CXLVI. He beareth in this quarter several sorts of Engines used by Carpenters. The first are two Levers in the chief; these are square or round Poles, some call them Wayes, by which the Rowler of the Crab Engine is turned about, to draw up heavy Timber to a considerable height: They are termed also Pudlaies or Hand-spikes.
The Ten Foot Rod or Rule, is an Instrument of Wood like one of these, being no other than the Rib of a slit Deal plained streight, by which Ground Plots are measured, for the laying of Foundations of Houses; it is divided into ten parts, each containing a Foot.
The second Tool, which is set on the dexter side is termed a Ripping Chissel; it is a Socket Chissel, about an inch broad with a blunt Edge, not having a Basil, as almost all other Chissels have, and therefore would more properly be termed a Wedge than a Chissel; but most commonly Carpenters use an old cast off Chissel for a Ripping Chissel. Its Office is not to cut Wood, but to rip or tear 2 pieces of Wood fastned together from one another, by entring the blunt edge of it between the two pieces, and so forcing them asunder, by Blows with the Mallet.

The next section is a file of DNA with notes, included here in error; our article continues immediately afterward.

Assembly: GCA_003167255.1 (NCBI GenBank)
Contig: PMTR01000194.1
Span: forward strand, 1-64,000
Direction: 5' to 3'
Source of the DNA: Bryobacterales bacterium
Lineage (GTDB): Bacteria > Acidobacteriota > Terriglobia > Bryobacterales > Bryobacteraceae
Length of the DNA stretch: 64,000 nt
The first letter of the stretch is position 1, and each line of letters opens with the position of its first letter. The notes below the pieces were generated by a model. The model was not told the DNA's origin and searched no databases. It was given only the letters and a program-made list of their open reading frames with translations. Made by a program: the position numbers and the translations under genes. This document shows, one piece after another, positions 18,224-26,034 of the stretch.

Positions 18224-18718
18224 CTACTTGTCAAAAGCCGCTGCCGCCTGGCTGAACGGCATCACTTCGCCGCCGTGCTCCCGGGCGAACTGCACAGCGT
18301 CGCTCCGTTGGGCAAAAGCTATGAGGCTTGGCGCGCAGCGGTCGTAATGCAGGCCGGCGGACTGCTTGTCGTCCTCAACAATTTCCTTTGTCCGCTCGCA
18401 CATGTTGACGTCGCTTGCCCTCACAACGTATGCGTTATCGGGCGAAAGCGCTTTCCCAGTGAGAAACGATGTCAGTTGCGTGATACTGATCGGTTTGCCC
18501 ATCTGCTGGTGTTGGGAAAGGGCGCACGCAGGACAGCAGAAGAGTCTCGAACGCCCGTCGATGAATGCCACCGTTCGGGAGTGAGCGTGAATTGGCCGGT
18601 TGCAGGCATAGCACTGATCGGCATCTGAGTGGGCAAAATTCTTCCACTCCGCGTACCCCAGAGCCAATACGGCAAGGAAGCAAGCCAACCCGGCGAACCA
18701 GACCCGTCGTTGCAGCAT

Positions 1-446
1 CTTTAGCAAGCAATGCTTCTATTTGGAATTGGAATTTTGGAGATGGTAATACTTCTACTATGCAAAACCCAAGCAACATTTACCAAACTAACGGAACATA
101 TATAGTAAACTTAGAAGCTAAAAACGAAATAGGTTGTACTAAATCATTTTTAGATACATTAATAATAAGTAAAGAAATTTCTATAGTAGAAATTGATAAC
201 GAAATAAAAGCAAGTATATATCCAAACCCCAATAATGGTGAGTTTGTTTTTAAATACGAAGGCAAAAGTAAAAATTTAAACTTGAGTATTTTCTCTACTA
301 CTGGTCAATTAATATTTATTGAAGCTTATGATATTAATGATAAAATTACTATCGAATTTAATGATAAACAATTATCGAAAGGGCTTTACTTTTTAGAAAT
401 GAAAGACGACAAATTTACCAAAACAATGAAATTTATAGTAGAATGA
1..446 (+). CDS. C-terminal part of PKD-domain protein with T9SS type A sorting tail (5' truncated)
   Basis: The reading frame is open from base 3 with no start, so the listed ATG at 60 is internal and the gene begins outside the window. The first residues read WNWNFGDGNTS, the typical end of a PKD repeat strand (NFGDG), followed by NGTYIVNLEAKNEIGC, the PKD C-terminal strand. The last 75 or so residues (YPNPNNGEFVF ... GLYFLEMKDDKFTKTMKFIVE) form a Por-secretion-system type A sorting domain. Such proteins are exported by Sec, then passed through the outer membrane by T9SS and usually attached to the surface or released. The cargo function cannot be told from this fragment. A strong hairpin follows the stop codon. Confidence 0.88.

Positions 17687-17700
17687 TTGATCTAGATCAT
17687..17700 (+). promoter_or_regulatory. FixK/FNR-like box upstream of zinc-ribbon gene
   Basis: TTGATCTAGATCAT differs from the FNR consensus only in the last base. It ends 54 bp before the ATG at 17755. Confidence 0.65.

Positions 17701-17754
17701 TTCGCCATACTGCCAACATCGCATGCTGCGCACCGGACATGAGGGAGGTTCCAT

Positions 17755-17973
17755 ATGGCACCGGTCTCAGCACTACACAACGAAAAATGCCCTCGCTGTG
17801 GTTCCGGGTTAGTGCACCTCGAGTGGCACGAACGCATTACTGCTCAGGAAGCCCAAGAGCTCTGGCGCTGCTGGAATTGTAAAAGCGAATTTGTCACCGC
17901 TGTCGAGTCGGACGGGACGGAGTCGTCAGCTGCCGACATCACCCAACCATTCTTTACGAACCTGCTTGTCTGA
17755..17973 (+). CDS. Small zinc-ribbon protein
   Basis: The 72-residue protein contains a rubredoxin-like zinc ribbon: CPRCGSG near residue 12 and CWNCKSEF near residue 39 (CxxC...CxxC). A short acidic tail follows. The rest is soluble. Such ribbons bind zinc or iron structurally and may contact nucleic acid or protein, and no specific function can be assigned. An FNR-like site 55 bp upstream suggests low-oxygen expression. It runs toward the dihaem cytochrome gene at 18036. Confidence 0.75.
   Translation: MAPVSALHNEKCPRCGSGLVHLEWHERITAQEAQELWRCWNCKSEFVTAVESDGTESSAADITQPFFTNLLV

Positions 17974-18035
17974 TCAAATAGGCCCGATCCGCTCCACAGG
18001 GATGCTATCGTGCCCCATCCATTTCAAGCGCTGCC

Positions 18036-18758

The third, which is in the Fess point, and standeth Bendways, is termed a Drug; it is an Engine set upon two Wheels, made somewhat like a low narrow Cart Bottom. It is used for the Carriage of Timber, and then it is drawn by the handle by two or more Men, according as the weight of the Timber may require. Gules, the like to this in Bend Or, between two Pheons Argent, is born by Don Lazallo a Spanish Family.
The fourth in the Sinister chief, is a Pulley hung by the Hook in the Noose of a Rope out of the chief. This being single is termed only a Pully, but if it have more than one turn or little Wheel in it, for the Rope to run in, it is termed by most a Snatch Block, or double Snatch Block; but of the several parts and terms belonging to these Drawing Blocks, see chap. 15. numb. 45.
— From Randle Holme’s “The Academy of Armory, or, A Storehouse of Armory and Blazon” Book III, Chapter VIII, Plate 2. Why am I reading this?